• When we compare two real-valued measures, they will almost always be different.The critical question is: How confident are we in the difference? Is it significant?There’s also something to be said for significant but so small in magnitude as to be meaningless.(I once sat through a heart drug presentation, which showed a significant but inconsequential difference versus Aspirin. The price differential was not inconsequential, however).
  • Don’t reinvent the wheel, steal someone else’s wheels of 1s and 0s.Statistics is hard – so go ahead & use someone else’s stuff. Go ahead. It’s there. Just today I cribbed code from StackOverflow to make a heatmap in R.That what’s great about R. 2000 statistical libraries written by professors.
  • Not machines, people.
  • Okay, now I want you to try and forget everything you just heard about base graphics.ggplot2 is a new visualization package formally released in 2009, developed by Professor Hadley Wickham.It is a based a different perspective of developing graphics, and has its own set of functions and parameters.
  • Most telcos lose 1-2% of their customers every month.It’s 7x more expensive to acquire a customer, than to retain.
  • Not machines, people.
  • This illustrates what we said earlier: statistics matters. We needed to rule this out.(If anything the correlation occurs opposite of what we expected).
  • “A Survey of R Graphics” – presented to the LA R Users Group, June 18, 2009.Today I’m going to go through a survey of data visualization functions and packages in R. In particular, I’ll discuss three approaches for data visualization in R: (i) the built-in base graphics functions, (ii) the ggplot2 package, and (iii) the lattice package.I’ll also discuss some methods for visualizing large data sets.I’ll end with an overview of Rapache, a tool for embedding R in web applications.For questions beyond this talk, I can be contacted at:Michael E Driscollhttp://www.dataspora.commike@dataspora.com.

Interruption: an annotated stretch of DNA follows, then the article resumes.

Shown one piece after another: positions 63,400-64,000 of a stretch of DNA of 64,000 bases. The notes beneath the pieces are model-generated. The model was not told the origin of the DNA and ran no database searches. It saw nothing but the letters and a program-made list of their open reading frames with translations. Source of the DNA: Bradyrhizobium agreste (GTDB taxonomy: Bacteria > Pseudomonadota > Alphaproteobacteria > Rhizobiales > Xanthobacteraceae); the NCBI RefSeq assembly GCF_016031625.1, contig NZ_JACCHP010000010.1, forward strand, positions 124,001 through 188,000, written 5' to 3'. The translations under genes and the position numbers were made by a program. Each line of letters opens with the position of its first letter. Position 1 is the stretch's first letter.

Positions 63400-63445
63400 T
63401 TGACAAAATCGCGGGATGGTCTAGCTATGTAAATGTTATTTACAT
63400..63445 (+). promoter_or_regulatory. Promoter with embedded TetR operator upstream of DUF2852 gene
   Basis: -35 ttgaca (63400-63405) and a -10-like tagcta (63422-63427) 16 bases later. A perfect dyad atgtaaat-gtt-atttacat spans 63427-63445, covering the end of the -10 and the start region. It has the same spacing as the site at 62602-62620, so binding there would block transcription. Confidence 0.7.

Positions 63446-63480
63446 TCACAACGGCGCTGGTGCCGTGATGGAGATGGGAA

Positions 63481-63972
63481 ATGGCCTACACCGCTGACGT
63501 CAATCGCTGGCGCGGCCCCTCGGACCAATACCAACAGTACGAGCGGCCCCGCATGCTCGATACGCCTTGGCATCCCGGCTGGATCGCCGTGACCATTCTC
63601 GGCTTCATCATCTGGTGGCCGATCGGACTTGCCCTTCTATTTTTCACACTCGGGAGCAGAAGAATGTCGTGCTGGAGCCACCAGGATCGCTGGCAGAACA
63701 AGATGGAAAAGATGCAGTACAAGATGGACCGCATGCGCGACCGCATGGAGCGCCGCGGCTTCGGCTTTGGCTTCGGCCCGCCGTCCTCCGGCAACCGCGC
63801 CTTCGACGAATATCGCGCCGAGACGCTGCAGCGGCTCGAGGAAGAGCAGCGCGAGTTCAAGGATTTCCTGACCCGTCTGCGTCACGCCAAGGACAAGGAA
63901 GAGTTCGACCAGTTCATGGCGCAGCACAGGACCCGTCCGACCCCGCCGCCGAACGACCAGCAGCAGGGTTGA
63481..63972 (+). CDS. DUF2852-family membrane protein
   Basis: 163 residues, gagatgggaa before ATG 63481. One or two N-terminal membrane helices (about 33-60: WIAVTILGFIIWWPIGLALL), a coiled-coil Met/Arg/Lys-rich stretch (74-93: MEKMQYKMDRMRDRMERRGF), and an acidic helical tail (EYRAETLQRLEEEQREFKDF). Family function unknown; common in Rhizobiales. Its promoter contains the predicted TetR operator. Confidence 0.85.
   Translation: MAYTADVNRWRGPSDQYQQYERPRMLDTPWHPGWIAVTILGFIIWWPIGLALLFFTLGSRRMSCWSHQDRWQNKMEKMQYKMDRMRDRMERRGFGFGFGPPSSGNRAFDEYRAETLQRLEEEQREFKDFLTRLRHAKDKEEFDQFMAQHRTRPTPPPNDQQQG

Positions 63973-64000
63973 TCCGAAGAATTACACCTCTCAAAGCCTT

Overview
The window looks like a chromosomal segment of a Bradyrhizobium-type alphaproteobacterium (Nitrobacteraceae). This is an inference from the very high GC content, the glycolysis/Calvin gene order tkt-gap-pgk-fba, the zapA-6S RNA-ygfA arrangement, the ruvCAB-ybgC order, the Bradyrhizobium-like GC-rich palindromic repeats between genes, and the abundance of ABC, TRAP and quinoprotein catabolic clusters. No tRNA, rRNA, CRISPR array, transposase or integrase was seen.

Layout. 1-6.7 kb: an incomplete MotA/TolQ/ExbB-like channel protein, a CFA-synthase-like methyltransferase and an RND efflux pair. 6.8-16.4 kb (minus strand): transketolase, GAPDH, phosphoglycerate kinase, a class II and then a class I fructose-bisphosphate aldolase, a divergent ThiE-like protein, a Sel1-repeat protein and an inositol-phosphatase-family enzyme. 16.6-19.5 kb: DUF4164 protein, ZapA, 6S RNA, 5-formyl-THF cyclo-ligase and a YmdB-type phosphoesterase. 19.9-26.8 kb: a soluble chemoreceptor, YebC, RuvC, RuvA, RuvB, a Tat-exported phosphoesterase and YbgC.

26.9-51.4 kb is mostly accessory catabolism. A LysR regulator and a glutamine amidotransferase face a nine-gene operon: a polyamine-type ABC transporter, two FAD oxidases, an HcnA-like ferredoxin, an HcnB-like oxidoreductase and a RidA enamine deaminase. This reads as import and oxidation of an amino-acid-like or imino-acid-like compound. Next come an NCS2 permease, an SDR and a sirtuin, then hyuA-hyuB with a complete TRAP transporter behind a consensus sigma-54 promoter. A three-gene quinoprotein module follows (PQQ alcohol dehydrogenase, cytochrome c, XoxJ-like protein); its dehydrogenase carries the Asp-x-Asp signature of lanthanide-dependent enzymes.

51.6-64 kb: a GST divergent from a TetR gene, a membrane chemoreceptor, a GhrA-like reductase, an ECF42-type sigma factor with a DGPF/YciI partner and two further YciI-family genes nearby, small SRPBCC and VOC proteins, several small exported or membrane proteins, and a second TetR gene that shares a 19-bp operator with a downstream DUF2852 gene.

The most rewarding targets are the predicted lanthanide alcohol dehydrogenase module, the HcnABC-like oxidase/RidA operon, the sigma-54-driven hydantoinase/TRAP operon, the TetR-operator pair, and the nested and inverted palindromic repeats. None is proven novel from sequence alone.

• Windowing functions in Greenplum, which is a modified Postgres distributed database.
  • “A Survey of R Graphics” – presented to the LA R Users Group, June 18, 2009.Today I’m going to go through a survey of data visualization functions and packages in R. In particular, I’ll discuss three approaches for data visualization in R: (i) the built-in base graphics functions, (ii) the ggplot2 package, and (iii) the lattice package.I’ll also discuss some methods for visualizing large data sets.I’ll end with an overview of Rapache, a tool for embedding R in web applications.For questions beyond this talk, I can be contacted at:Michael E Driscollhttp://www.dataspora.commike@dataspora.com.
  • “A Survey of R Graphics” – presented to the LA R Users Group, June 18, 2009.Today I’m going to go through a survey of data visualization functions and packages in R. In particular, I’ll discuss three approaches for data visualization in R: (i) the built-in base graphics functions, (ii) the ggplot2 package, and (iii) the lattice package.I’ll also discuss some methods for visualizing large data sets.I’ll end with an overview of Rapache, a tool for embedding R in web applications.For questions beyond this talk, I can be contacted at:Michael E Driscollhttp://www.dataspora.commike@dataspora.com.
  • “A Survey of R Graphics” – presented to the LA R Users Group, June 18, 2009.Today I’m going to go through a survey of data visualization functions and packages in R. In particular, I’ll discuss three approaches for data visualization in R: (i) the built-in base graphics functions, (ii) the ggplot2 package, and (iii) the lattice package.I’ll also discuss some methods for visualizing large data sets.I’ll end with an overview of Rapache, a tool for embedding R in web applications.For questions beyond this talk, I can be contacted at:Michael E Driscollhttp://www.dataspora.commike@dataspora.com.
  • “A Survey of R Graphics” – presented to the LA R Users Group, June 18, 2009.Today I’m going to go through a survey of data visualization functions and packages in R. In particular, I’ll discuss three approaches for data visualization in R: (i) the built-in base graphics functions, (ii) the ggplot2 package, and (iii) the lattice package.I’ll also discuss some methods for visualizing large data sets.I’ll end with an overview of Rapache, a tool for embedding R in web applications.For questions beyond this talk, I can be contacted at:Michael E Driscollhttp://www.dataspora.commike@dataspora.com.